Rookie Pricing: What to Do and What Not to Do


Rookie Pricing: What to Do and What Not to Do

A typical problem for new freelancers, regardless of their field of expertise (freelance software developer, graphic designer, or content writer), is determining how to charge for their services in a fair and reasonable manner.

Therefore, it is vital that you know how to build a suitable pricing plan from the beginning of your business.

Figuring out the right price for your services can be challenging. Because if you ask for the wrong price, clients will never even consider hiring you.

In the beginning, the best way to figure out the right price is to go look at popular freelance marketplaces and see what other freelancers in your niche or industry are charging.

Since you’re new, it’s not fair to charge those same prices as experienced freelancers.

Instead, you should try to figure out a middle-ground where you can offer a competitive price than those experienced freelancers without making yourself seem cheap.

How to go about Pricing as a Rookie

Here are five guidelines that can help you in your pricing

1. Make sure you do your assignment.

Investigate the rates that your competitors are charging, as well as the methods through which they are charging their prices. Begin by reaching out to your network and coworkers, and even reaching out to existing clients for comments and recommendations.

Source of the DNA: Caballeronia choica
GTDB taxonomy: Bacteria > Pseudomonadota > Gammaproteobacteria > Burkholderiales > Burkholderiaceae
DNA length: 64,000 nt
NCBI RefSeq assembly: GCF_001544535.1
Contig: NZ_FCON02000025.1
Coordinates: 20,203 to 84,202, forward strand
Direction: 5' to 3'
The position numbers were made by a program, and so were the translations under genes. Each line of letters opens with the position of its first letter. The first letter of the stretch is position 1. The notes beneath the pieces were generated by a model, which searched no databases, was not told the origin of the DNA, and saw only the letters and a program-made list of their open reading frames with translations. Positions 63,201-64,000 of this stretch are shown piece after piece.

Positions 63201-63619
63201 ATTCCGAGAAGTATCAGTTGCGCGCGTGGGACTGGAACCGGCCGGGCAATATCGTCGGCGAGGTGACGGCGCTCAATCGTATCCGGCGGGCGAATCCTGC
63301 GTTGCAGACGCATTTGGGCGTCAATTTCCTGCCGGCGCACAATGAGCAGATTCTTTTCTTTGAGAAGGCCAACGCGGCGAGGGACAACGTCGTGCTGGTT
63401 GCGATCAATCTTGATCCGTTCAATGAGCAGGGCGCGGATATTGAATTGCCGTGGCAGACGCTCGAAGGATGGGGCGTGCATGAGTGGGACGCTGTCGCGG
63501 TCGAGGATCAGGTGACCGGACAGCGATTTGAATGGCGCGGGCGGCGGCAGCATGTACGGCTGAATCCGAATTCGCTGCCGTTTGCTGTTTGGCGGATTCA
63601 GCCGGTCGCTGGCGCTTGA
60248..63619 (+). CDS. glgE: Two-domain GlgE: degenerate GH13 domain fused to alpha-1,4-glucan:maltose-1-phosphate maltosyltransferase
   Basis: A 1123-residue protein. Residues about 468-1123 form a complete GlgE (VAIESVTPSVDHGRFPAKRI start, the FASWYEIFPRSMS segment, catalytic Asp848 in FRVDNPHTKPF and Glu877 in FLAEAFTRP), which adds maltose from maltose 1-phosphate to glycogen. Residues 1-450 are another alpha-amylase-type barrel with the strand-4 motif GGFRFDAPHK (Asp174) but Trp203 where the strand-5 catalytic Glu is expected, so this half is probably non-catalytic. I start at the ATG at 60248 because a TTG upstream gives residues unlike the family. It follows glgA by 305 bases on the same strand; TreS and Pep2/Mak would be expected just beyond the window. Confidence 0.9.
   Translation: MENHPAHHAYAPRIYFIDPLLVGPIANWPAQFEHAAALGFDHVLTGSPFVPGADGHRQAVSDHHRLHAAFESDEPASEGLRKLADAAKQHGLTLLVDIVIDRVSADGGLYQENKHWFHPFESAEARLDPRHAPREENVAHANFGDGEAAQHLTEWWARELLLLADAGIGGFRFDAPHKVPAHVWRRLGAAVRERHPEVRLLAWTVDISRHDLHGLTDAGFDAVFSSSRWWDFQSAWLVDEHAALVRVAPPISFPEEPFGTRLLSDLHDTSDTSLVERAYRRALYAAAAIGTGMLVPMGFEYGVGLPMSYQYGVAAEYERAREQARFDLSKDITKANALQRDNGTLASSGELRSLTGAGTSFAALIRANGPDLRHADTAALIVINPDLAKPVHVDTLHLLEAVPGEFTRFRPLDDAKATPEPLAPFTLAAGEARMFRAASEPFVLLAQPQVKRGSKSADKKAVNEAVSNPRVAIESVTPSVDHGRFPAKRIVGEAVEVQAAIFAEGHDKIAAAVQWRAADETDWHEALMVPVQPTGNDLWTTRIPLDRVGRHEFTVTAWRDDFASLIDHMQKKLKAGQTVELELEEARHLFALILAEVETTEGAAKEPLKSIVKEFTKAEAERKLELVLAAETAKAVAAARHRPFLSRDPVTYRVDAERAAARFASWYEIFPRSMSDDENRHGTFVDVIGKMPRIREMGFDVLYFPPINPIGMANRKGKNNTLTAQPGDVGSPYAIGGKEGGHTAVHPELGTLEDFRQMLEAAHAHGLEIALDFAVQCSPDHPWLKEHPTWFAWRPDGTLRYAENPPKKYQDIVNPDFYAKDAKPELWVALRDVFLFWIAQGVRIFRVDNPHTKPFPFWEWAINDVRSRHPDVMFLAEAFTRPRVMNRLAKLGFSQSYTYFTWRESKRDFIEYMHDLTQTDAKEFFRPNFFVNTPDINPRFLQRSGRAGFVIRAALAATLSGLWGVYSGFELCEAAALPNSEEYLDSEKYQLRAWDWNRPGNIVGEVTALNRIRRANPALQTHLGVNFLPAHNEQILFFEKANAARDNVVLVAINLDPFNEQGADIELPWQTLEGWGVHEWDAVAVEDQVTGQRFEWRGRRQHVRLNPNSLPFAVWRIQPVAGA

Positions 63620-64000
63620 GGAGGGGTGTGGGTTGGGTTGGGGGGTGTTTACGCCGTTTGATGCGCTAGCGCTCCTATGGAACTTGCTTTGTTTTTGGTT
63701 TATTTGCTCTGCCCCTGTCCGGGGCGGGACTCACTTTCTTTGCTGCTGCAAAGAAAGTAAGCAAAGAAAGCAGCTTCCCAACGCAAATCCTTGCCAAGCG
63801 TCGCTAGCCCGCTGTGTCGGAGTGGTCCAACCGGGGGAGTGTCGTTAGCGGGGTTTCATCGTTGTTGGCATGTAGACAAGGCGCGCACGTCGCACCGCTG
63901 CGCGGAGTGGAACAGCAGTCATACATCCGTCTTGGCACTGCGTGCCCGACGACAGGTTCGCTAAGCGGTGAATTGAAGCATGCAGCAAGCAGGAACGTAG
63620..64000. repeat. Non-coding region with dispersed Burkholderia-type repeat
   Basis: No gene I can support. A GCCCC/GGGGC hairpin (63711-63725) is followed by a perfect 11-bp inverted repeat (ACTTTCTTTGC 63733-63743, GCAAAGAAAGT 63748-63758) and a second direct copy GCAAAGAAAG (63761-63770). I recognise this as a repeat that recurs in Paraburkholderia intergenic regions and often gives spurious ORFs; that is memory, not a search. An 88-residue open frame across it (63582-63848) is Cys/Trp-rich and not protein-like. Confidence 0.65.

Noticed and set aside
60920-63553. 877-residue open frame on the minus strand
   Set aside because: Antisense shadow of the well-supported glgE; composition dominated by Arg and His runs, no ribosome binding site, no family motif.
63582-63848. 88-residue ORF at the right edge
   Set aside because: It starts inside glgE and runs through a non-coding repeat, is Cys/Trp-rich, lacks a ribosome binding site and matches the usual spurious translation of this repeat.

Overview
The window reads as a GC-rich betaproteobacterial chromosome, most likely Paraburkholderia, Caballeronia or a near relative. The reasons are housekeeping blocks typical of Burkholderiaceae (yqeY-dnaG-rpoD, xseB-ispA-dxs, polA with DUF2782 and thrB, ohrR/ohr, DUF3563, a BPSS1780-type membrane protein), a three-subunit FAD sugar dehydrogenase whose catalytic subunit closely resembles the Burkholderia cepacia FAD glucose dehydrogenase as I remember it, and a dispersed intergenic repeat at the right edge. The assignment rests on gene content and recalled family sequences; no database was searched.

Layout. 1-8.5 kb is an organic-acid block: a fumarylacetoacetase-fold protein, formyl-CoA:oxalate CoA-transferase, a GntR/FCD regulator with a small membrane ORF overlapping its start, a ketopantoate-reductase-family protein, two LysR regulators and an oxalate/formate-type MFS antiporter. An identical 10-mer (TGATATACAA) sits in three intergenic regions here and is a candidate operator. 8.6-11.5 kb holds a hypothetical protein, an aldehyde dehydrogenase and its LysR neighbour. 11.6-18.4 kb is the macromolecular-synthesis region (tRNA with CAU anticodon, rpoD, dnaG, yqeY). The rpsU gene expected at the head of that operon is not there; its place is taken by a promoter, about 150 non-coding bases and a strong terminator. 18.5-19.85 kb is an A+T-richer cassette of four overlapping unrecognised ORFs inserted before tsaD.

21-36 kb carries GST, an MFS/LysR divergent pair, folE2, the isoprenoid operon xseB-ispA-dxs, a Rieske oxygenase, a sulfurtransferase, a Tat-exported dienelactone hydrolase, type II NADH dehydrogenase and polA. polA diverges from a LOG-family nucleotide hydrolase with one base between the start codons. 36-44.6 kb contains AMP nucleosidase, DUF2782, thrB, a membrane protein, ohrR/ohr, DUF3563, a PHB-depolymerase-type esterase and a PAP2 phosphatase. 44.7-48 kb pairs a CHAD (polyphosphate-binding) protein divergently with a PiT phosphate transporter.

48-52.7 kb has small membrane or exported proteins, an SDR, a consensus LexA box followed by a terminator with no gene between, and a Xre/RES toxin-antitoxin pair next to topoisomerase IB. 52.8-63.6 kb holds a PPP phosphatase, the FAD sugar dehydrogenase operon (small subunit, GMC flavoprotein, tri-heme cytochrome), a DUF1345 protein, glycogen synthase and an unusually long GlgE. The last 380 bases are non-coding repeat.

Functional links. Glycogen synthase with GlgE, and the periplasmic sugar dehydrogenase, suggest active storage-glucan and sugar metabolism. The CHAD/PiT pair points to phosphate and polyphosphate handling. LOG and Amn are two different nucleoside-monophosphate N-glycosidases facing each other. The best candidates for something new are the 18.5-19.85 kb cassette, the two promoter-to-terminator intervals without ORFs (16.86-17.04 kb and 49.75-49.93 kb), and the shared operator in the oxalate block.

2. Evaluate the services and products you are charging for.

No matter whether you plan to charge by the hour, the project, or the outcome, remember to account for other variables such as the cost, the length of time it will take to accomplish the assignment, and any equipment you may need to rent or borrow in order to finish the job.

3. Decide on a price.

You should base your pricing on the rates of other people or connections you are familiar with and can trust, such as coworkers or peers who are operating on the same freelancing platforms as you are.

4. Pay Close Attention to Pricing Suggestions

Charge what you believe is reasonable, but also take into consideration the research you have conducted on what your competitors are doing so that you can avoid constant disputes.

5. Take a look back at your previous experiences.

Take the time to reflect on and analyze your previous interactions with clients. It is important that you review your successes and failures, as well as the feedback you have received from clients, every six to twelve months and make adjustments as needed.